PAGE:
By July 30, 2021Buying Tips

A pre-settlement inspection is an inspection a buyer completes the day of or just before settlement on a property purchase.  The purpose of a pre-settlement inspection is so that the buyer can check the property is in the same condition (not damaged) since their initial inspection.  It includes ensuring all chattels per the contract are either at or removed from the property and cleaned, including yards and gardens.

If the buyer raises an issue at pre-settlement, they are encouraged to contact their solicitor to advise their legal options.  Sellers should also seek independent legal advice on what their obligations are at settlement.  Generally, the buyer and seller are referred back to the contract and the special conditions to ascertain the responsibility.

For this reason, we are seeing an increase in buyer requests to include special conditions in the contract, including cleaning and electrical inspections. Although a building and pest cover most internal and external items to a property, it does not always cover plumbing or electrical.


  • Keep the gardens and yard tidy and in good order during the contract period. If the property is vacant, engage a contractor to do a monthly/fortnightly maintenance program as needed.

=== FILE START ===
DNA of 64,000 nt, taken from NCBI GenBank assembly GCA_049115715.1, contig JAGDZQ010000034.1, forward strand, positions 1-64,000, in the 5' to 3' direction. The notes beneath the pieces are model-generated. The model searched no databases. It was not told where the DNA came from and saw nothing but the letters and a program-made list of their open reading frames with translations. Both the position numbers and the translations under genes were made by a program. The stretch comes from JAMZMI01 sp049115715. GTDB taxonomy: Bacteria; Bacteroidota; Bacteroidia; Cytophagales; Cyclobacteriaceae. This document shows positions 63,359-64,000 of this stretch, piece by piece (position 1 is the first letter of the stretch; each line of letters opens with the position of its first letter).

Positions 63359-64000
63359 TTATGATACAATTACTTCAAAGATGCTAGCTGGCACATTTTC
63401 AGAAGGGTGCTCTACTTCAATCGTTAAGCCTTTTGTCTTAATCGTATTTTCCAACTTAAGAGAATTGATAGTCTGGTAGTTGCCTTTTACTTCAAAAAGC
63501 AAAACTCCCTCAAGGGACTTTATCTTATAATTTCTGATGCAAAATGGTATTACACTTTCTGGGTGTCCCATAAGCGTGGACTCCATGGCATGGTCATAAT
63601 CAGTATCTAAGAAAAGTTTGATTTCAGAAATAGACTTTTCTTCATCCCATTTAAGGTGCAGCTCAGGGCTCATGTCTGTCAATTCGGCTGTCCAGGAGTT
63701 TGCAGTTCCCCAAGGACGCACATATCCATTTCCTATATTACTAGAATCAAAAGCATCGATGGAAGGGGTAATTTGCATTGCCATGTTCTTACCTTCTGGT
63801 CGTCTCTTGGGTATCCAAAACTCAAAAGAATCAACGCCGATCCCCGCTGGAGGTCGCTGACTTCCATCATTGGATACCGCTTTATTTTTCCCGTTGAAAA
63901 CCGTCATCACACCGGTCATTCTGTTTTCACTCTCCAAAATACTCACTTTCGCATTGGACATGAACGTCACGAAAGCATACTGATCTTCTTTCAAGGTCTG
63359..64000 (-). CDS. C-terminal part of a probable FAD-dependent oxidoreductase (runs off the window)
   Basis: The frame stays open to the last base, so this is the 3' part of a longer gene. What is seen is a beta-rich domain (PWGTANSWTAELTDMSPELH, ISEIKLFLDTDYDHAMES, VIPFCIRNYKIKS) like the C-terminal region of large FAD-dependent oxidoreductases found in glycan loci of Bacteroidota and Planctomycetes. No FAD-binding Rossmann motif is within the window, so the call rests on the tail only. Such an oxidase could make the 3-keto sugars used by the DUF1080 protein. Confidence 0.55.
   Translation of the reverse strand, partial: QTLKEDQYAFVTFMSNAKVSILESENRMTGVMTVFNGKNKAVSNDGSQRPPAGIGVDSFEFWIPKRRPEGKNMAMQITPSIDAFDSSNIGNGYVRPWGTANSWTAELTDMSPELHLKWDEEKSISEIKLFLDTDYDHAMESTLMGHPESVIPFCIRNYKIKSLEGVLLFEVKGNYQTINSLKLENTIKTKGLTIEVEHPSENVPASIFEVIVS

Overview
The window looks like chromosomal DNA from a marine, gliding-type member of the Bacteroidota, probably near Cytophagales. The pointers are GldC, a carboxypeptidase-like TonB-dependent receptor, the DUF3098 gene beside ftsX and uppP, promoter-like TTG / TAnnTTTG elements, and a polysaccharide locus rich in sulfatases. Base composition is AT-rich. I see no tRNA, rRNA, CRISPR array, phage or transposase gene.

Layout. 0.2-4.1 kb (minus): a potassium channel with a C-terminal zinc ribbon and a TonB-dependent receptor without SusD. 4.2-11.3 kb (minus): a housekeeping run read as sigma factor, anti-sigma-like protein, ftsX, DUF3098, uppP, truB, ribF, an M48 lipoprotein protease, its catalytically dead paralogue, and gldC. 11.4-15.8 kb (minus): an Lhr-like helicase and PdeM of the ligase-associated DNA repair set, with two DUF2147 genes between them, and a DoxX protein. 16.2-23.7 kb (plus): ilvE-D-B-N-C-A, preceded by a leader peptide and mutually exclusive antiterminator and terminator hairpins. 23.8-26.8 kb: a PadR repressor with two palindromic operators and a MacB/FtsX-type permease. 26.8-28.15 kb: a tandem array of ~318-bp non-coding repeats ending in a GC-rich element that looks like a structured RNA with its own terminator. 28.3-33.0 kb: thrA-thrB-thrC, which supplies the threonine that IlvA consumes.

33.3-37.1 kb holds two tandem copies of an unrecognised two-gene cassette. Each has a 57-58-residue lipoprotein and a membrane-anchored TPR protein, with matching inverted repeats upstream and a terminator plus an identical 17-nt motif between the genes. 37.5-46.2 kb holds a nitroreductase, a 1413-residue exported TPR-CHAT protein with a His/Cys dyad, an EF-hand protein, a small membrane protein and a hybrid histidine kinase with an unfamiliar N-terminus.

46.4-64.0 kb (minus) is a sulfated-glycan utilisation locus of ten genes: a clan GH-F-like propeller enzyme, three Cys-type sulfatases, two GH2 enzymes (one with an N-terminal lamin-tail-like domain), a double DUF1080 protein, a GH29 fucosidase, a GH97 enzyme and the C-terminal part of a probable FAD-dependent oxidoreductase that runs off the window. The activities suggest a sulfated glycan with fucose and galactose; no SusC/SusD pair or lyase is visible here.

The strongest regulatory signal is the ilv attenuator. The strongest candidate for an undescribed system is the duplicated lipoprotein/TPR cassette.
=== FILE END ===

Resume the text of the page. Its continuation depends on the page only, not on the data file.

• Make sure you schedule the final mow/yard tidy a maximum of 3 days before settlement to allow for delays and enough time for the pre-settlement.
  • If you aren’t able to clean the property due to a tight schedule with moving, find a reputable cleaner to assist with this process. While there is no legal requirement to bond clean a home, it’s common courtesy to ensure that the house is handed over in a presentable, clean state.  Cleaning includes bathrooms, kitchens (particularly appliances), cabinetry, fans and light fittings, windows and skirting boards.
  • If you know any fixtures and fittings that need repair or replacement, talk to your agent. Often they can coordinate tradespeople at short notice to get the job done and for a competitive price.
  • Provide all manuals and warranty info for the property, including any approved council plans and forms, so that the new owner can keep them on file

Unfortunately, from an agent’s point of view, we see ‘minor’ things become ‘big issues’ for buyers and sellers at pre-settlement.  These issues may not be a legal concern, but it is usually best practice and common courtesy.  Remember, it is always nice to be treated as you would want to be treated, and this applies with moving house.  While you may have had a bad experience previously, it is always nice to pay it forward where possible.